Plant life on the dunes
A 19th century explorer may have looked out across the expanse of sand and seen little life – some grass blowing in the wind, copses of shore pine, a sandpiper near the water’s edge, small wetlands dotting the sand. Most of the land was covered by massive sand hummocks and dunes.
If he had looked more closely he would have found pockets of a complex ecosystem, full of life, and like nowhere else. Ecologists who have studied the dunes have been surprised by what they find. There are plants that grow nowhere else, having made the shifting sands their home. Pink and yellow sand verbena once dotted the open sand beaches, and can still be found in isolated areas.
Upon close inspection of a sand dune you may find a patch of sand fescue or seashore bluegrass, both adapted to this sandy environment. Northern bog club moss is found in the wet deflation plains.
You also can find common species in uncommon arrangements. Plant communities, or collections of plant species growing together, exist on the dunes and nowhere else on the planet. Shore pine and bearberry grow side by side, while Sitka spruce and slough sedge keep each other company.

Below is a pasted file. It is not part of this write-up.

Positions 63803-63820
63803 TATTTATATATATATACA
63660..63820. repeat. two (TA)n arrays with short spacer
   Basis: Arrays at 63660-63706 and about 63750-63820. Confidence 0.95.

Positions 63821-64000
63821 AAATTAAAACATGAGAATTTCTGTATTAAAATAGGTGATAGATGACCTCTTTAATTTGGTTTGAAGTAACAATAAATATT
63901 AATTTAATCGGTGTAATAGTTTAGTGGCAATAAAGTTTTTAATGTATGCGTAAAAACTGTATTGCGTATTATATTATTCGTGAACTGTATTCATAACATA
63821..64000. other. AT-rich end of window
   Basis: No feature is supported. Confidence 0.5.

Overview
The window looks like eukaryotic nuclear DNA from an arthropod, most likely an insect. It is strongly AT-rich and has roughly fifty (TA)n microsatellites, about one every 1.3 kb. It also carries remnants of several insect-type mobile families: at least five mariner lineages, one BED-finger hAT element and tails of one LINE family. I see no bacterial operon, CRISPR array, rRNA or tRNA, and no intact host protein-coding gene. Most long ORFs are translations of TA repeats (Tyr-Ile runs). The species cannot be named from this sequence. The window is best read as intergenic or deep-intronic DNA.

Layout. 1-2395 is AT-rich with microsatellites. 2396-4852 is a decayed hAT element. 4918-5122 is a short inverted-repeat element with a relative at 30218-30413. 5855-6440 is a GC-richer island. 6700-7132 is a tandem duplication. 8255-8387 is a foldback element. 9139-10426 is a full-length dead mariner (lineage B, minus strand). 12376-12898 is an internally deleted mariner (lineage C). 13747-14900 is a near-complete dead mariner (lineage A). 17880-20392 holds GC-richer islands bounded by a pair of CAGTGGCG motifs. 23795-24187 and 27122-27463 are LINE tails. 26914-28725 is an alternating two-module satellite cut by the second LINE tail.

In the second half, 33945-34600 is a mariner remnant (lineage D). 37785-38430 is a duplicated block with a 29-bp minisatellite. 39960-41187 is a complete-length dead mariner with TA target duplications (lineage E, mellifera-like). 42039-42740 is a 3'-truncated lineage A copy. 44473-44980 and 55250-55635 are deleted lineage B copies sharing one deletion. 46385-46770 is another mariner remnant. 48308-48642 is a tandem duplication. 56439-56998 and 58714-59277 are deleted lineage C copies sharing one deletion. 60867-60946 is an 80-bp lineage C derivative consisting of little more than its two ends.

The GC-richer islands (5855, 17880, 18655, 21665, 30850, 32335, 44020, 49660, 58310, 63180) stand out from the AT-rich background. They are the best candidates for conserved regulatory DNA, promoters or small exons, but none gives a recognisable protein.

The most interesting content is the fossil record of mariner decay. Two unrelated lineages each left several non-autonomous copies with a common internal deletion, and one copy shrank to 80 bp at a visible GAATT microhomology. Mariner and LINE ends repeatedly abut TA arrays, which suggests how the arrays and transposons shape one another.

Zoom ahead to today
A thin sandy beach gives rise to a massive wall of grass, with waves of green interspersed with open sand pitched here and there until you reach the forest edge. The motion of the dunes has been replaced by the march of non-native beachgrass – the unintended consequence of a century-old attempt to stabilize the dunes.
What decades ago was mostly open sand with an isolated tree island and some sparse vegetation, has now become a thick swath of shrubs and trees. Without intervention, it will eventually become mature forest, then the dunes will be lost forever.